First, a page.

Deutsche Börse Photography Prize 2019 Announce Shortlist




The Deutsche Börse Photography Foundation  has announced the four artists shortlisted for this major prize and the nominees are: Laia Abril, Susan Meiselas, Arwed Messmer and Mark Ruwedel.

Now in its twenty-second year, this highly regarded annual prize, originated by The Photographers’ Gallery and subsequently awarded in collaboration with the Deutsche Börse Photography Foundation, recognises artists and projects deemed to have made a significant contribution to photography over the previous 12 months in Europe.

This year’s nominees survey a vast range of topical issues through the lens and language of photography. Collectively their projects explore state and gender politics, social injustice, human rights and conceptual approaches to image making. An exhibition of the shortlisted projects will be on show at The Photographers’ Gallery from 8 March to 2 June 2019, before touring to Deutsche Börse’s headquarters in Eschborn/Frankfurt.
The winner of the £30,000 prize will be announced at a special award ceremony held at The Photographers’ Gallery on 16 May 2019.

Laia Abril (b. 1986, Spain) has been nominated for the publication On Abortion (Dewi Lewis Publishing, November 2017).

In the picture a set of household abortion tools. In places where abortion is illegal, certain medical instruments can be a giveaway. For this reason, specific supplies have rarely been developed or sold for this procedure. Instead, doctors, back-street abortionists and pregnant women turn to common household tools: knitting needles, wire clothes hangers, urinary catheters and a wide variety of other objects long enough to reach into the uterus.
In the history of coercive reproduction, before the legalization of abortion – and currently in the countries which remains illegal; was dominated for centuries by restrictive laws, based on demographic and religious agendas. Due the lack of alternatives, women was forced to apply dangerous methods for termination of her pregnancy, facing serious physical damage or even death. Both safe and very effective methods were only developed as of the middle of the last century.  The lives and the survival rate of women have thereby greatly improved.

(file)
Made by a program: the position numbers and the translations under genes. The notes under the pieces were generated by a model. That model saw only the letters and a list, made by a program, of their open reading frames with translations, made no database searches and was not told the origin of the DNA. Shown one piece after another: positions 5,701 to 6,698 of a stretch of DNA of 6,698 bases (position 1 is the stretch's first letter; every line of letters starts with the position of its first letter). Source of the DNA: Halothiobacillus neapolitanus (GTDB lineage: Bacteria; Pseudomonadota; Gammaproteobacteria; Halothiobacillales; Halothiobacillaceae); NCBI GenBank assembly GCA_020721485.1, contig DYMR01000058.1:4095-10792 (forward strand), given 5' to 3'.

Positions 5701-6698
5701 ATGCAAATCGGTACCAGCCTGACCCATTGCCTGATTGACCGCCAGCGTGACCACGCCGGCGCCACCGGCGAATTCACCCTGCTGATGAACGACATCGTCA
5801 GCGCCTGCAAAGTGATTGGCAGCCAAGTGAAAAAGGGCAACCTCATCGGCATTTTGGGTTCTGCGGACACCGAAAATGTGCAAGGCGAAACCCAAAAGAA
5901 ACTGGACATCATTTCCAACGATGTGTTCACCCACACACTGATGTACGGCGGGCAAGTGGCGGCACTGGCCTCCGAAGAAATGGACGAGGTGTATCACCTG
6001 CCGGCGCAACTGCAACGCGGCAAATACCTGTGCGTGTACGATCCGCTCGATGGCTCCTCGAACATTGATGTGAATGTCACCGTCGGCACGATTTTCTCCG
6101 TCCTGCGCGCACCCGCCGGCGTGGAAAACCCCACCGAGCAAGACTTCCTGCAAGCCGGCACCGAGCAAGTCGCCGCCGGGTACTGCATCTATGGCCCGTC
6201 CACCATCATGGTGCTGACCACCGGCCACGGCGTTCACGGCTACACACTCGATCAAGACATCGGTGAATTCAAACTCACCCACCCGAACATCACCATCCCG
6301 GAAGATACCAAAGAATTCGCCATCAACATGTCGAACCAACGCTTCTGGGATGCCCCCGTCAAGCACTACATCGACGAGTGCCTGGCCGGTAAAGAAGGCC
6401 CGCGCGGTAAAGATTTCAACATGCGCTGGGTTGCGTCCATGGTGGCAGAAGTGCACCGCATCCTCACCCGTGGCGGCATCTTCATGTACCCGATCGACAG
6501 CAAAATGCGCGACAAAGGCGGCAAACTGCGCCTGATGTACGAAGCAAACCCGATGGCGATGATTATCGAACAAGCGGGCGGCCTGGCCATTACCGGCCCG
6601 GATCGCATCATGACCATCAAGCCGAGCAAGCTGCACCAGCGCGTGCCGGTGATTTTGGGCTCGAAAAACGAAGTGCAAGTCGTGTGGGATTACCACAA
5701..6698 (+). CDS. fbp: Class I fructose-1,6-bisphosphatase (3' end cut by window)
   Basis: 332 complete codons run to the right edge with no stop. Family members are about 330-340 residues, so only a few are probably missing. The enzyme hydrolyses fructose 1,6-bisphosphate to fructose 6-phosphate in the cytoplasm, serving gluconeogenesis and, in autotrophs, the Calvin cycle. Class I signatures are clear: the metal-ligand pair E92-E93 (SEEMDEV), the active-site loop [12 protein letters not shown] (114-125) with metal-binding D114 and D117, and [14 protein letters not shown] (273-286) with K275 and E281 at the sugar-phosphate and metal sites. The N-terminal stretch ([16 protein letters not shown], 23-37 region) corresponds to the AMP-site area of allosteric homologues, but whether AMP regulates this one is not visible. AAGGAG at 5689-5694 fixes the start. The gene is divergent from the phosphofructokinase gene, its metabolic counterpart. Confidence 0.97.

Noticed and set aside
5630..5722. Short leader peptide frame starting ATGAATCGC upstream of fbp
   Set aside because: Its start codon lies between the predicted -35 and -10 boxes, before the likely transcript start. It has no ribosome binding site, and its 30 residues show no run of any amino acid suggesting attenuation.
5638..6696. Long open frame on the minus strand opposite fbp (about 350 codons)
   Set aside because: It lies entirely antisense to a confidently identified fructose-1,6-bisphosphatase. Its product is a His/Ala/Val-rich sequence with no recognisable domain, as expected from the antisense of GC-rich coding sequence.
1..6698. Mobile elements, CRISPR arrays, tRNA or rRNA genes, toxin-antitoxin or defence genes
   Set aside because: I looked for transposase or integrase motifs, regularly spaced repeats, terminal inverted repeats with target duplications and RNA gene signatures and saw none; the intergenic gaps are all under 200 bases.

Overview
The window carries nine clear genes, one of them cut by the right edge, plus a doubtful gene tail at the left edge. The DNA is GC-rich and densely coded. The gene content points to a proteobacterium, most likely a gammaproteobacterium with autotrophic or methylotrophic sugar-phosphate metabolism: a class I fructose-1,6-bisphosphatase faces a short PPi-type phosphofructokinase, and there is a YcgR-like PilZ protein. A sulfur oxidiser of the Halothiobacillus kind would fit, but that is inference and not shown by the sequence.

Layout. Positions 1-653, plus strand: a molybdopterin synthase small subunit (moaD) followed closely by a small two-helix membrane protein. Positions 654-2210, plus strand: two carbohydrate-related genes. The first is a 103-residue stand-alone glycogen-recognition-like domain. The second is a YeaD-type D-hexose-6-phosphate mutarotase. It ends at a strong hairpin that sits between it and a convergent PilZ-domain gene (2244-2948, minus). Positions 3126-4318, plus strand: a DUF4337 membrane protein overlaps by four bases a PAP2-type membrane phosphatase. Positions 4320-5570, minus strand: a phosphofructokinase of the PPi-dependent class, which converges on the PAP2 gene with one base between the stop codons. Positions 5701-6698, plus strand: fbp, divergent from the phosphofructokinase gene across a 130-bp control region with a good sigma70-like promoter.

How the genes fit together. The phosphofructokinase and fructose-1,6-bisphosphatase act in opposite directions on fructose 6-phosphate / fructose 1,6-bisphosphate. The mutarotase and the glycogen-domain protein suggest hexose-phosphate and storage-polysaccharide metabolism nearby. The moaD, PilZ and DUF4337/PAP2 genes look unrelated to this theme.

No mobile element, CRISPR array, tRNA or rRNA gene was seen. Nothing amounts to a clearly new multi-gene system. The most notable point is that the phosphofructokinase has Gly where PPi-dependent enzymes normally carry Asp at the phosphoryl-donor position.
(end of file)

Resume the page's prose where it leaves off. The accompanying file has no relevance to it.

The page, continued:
Museum of contraception and Abortion, Vienna, Austria, 2015. Laia Abril.

Laia Abril (b. 1986, Spain) has been nominated for the publication On Abortion (Dewi Lewis Publishing, November 2017).

On Abortion is a visual research project that draws on the past, present and current history of abortion to highlight the continuing erosion of women’s reproductive rights. For centuries, people have searched for ways to terminate unsafe or unwanted pregnancies. Despite the fact that today safe and efficient means of abortion exist, many women are still forced to resort to ancient, illegal or risky home methods resulting in approximately 47,000 deaths due to failed procedures each year. In this meticulously researched project, Abril documents the physical and psychological dangers caused by the continued lack of legal, safe and free access to abortion. Her collection of visual, audio and textual evidence graphically represents the consequences of unsafe procedures. It raises complex questions around the ethics and morality involved in any consideration of this subject while exposing the myriad social triggers, stigmas and taboos that still persist around abortion and female health. On Abortion is the first chapter of Abril’s long-term project, A History of Misogyny.

Susan Meiselas (b. 1948, USA) has been nominated for the exhibition Mediations (Jeu de Paume, Paris, 6 February – 30 May 2018). Top Photo

Susan Meiselas is a leading documentary photographer, widely acknowledged for her work in conflict zones of Central America (1978–1983), and in particular for her powerful photographs of the Nicaraguan revolution. Favouring an immersive approach, she often collaborates with her subjects over long periods of time and has focused on a wide range of challenging issues from ethnic and religious conflicts, human rights issues and the sex industry. Meiselas often adopts different methodologies in her process, incorporating photographic essays, installations, audio, film and the printed page. Mediations are the most comprehensive European retrospective of Meiselas’ work, bringing together series’ from the 1970s to the present day. The exhibition reveals her unique approach as an artist who has continuously questioned the status of the image in relation to the context in which it appears.

Arwed Messmer RAF No Evidence/Kein Beweis, 2017

Arwed Messmer RAF No Evidence/Kein Beweis, 2017